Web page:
Jesse Major caught a bunch of awesome pictures of the event that you can check out here.
Because I wear glasses, wearing a mask can really make them fog up, especially when standing outside. Some genius figured out if you tape the top, it helps seal to prevent your own steamy breath from making your glasses look like that car’s windows in Titanic. I had to change my mask out a couple times because of all the moisture that collected. I felt like I had a terrarium attached to my face experiencing tropical storm inside.
One of the nurses, Lisa, was our designated “breaker” and would fill our spots so we could take breaks. A building a short walk away held a bathroom and a table covered with coffee, water, snacks, and cookies. It was nicely heated. Also being the radio command room, it was imperative to keep quiet so the emergency radio channel could be monitored. I got a little animated with my appreciation for their assistance, and had to be reminded to keep the level low. What can I say, I get excited. :cD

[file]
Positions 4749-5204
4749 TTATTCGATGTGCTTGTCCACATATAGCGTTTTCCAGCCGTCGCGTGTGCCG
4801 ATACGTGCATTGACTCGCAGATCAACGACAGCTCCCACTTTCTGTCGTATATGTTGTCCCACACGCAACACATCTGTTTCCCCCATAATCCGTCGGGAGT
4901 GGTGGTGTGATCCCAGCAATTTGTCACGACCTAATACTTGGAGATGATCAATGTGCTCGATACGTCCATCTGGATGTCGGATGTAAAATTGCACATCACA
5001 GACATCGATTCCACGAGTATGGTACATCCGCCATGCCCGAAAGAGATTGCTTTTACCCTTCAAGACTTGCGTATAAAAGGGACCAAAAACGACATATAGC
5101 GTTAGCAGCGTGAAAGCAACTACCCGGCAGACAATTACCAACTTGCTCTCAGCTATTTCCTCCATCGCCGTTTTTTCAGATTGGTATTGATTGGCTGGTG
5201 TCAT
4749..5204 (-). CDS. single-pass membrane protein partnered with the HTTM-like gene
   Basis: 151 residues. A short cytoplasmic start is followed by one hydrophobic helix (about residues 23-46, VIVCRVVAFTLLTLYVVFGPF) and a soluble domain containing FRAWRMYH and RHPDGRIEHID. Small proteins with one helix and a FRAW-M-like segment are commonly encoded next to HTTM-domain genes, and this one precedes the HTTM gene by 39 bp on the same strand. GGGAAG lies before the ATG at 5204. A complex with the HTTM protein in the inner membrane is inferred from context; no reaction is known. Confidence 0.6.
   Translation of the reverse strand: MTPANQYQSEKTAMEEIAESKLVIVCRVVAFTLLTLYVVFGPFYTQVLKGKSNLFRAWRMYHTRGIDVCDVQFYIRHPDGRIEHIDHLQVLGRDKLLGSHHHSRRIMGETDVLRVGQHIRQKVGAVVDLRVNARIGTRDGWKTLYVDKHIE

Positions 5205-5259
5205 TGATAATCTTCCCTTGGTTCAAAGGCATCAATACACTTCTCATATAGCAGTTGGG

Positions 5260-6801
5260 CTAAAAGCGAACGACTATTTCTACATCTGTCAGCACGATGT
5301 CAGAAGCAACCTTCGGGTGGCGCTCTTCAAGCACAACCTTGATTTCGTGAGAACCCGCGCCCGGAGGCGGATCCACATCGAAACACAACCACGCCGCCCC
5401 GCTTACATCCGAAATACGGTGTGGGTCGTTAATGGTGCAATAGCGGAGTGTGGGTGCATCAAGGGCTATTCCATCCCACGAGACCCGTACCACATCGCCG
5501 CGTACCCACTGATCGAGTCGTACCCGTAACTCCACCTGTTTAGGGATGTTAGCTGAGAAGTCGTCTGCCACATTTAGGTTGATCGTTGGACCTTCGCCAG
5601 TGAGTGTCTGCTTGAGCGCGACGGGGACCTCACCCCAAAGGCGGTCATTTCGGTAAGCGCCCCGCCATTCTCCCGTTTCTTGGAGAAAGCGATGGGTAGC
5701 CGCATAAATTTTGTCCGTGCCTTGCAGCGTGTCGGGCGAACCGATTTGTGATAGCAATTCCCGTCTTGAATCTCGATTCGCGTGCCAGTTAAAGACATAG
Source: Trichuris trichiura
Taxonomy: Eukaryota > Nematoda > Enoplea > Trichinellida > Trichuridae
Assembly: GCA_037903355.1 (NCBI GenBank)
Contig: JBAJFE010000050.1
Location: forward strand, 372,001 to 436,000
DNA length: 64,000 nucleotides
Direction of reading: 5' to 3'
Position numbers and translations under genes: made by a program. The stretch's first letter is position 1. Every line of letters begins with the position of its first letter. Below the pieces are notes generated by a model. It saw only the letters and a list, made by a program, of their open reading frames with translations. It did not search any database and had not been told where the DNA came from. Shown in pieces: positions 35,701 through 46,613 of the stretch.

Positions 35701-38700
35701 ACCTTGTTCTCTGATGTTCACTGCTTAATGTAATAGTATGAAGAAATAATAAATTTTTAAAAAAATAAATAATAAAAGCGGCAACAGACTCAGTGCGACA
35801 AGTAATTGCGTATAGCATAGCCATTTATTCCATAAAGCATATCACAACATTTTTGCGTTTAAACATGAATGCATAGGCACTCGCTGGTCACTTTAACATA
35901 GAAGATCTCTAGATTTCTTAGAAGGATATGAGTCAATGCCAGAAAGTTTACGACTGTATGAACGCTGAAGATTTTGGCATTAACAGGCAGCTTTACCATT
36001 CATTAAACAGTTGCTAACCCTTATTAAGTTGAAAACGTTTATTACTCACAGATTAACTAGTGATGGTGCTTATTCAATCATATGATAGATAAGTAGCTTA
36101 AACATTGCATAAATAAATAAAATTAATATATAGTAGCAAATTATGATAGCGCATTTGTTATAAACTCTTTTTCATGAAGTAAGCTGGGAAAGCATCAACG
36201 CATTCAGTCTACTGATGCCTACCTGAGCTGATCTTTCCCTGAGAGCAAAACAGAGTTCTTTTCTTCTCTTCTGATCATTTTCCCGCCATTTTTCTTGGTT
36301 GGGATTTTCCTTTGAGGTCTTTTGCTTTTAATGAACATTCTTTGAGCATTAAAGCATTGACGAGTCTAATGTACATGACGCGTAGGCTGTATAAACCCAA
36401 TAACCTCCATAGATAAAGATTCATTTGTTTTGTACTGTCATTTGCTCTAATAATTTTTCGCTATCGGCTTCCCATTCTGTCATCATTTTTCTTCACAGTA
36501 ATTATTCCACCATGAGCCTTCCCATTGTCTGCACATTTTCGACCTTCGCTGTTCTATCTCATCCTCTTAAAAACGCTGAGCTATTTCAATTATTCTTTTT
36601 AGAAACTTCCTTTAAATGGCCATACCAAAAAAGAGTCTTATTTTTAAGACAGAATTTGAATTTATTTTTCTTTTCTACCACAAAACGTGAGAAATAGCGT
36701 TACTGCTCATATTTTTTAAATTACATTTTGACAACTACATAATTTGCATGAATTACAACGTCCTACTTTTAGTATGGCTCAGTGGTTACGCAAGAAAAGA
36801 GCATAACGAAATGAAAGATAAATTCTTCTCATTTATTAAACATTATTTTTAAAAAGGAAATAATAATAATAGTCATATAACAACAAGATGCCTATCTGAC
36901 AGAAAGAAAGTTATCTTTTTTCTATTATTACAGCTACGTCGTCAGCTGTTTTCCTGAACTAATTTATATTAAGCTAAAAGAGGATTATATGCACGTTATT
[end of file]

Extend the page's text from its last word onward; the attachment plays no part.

Lauren ran around collecting spent vials, filling up our dwindling supplies, she really helped out a lot. It allowed us to just focus on the task ahead instead of having to track things down ourselves.
In the background while I worked, I could hear my coworkers and friends saying the same cheerfully scripted schpeels we all were repeating. Music played in the tent. The song Don’t You (Forget About Me) by Simple Minds played and we all began singing together, especially during the “la la la”s. The happy energy lifted us up and it felt like such a healing event. All the ugliness, all the fear, everything dissolved and a sense of symbiosis filled everyone under the tent; it felt like we were healing the community as the community healed us in return with their love and support. We all needed it so desperately.